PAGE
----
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[1.1.X] Fixed #11714 - Document a few of the i18n function that can b…

…e used outside views and templates. Thanks, Jarek Zgoda and Ramiro Morales.

Backport or r12473.

git-svn-id: bcc190cf-cafb-0310-a4f2-bffc1f526a37
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1 parent 5059de2 commit 9ee2d5c646bc078aa336cb0b12d6f28d6bfbb436 @jezdez jezdez committed Feb 22, 2010
Showing with 35 additions and 2 deletions.
  1. +33 −0 docs/howto/i18n.txt
  2. +2 −2 docs/topics/i18n/index.txt
@@ -70,3 +70,36 @@ The easiest way out is to store applications that are not part of the project
`` makemessages`` on the project level will only translate
strings that are connected to your explicit project and not strings that are
distributed independently.
+Using translations outside views and templates
+While Django provides a rich set of i18n tools for use in views and templates,
+it does not restrict the usage to Django-specific code. The Django translation
+mechanisms can be used to translate arbitrary texts to any language that is
+supported by Django (as long as an appropriate translation catalog exists, of
+course). You can load a translation catalog, activate it and translate text to
+language of your choice, but remember to switch back to original language, as
+activating a translation catalog is done on per-thread basis and such change
+will affect code running in the same thread.
+For example::
+ from django.utils import translation
+ def welcome_translated(language):
+ cur_language = translation.get_language()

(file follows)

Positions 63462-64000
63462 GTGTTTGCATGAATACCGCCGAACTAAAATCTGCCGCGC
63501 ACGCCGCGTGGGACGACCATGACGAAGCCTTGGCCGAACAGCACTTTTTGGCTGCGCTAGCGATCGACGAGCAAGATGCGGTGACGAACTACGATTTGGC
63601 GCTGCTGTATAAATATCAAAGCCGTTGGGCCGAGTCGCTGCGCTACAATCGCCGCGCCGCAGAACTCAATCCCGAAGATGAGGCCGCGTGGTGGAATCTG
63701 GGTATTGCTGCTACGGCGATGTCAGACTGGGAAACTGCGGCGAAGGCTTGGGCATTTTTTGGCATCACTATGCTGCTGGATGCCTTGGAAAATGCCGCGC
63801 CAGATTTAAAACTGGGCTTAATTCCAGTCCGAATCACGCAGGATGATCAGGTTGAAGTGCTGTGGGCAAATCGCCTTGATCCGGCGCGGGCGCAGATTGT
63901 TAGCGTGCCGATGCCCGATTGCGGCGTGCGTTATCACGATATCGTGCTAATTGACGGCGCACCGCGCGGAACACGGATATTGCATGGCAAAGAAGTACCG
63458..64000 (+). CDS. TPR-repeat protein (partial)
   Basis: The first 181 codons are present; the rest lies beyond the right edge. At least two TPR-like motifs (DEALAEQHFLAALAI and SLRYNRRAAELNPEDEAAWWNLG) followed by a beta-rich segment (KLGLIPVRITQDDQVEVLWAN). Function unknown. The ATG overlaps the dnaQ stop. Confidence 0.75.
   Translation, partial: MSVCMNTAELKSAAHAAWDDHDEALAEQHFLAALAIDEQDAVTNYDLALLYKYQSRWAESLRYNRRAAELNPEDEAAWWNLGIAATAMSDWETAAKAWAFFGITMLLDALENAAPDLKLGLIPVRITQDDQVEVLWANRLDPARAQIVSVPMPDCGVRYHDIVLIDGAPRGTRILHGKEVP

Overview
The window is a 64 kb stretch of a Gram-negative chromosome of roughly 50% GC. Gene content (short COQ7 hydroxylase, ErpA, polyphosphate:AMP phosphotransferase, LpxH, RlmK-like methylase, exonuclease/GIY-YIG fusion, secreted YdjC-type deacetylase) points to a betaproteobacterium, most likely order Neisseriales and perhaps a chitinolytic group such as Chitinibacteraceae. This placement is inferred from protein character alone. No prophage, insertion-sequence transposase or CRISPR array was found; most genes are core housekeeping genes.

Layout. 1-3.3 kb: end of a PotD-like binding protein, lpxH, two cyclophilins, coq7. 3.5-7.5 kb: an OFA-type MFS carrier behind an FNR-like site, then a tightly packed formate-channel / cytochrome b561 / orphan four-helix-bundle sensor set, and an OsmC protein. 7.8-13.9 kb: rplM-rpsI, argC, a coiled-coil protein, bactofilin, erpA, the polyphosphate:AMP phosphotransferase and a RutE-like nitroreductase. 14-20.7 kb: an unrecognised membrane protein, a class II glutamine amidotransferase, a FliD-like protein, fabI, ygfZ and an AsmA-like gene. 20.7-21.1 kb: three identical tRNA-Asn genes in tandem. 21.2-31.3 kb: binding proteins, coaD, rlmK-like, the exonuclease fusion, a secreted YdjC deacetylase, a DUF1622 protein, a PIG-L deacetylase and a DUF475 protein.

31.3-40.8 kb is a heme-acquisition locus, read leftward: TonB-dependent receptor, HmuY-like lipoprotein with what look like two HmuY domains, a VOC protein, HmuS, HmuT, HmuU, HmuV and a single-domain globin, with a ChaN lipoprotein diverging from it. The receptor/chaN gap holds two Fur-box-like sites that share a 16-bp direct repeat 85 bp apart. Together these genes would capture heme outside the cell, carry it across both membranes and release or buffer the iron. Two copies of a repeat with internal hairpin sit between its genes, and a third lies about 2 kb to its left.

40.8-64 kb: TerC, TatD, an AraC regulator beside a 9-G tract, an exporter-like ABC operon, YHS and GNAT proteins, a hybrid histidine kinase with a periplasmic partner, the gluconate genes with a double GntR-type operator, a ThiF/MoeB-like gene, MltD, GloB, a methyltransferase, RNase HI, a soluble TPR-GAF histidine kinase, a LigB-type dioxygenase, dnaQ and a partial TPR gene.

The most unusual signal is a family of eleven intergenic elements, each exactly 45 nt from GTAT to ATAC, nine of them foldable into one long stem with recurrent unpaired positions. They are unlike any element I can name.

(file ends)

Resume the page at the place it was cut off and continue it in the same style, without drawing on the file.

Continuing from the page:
+ try:
+ translation.activate(language)
+ text = translation.ugettext('welcome')
+ finally:
+ translation.activate(cur_language)
+ return text
+Calling this function with the value 'de' will give you ``"Willkommen"``,
+regardless of :setting:`LANGUAGE_CODE` and language set by middleware.
+Functions of particular interest are ``django.utils.translation.get_language()``
+which returns the language used in the current thread,
+``django.utils.translation.activate()`` which activates a translation catalog
+for the current thread, and ``django.utils.translation.check_for_language()``
+which checks if the given language is supported by Django.
@@ -18,11 +18,11 @@ Essentially, Django does two things:
to their language preferences.
The complete process can be seen as divided in three stages. It is also possible
-to identify an identical number of roles with very well defined responsabilities
+to identify an identical number of roles with very well defined responsibilities
associated with each of these tasks (although it's perfectly normal if you
find yourself performing more than one of these roles):
- * For applicacion authors wishing to make sure their Django apps can be
+ * For application authors wishing to make sure their Django apps can be
used in different locales: :ref:`topics-i18n-internationalization`.
* For translators wanting to translate Django apps: :ref:`topics-i18n-localization`.
* For system administrators/final users setting up internationalized apps or

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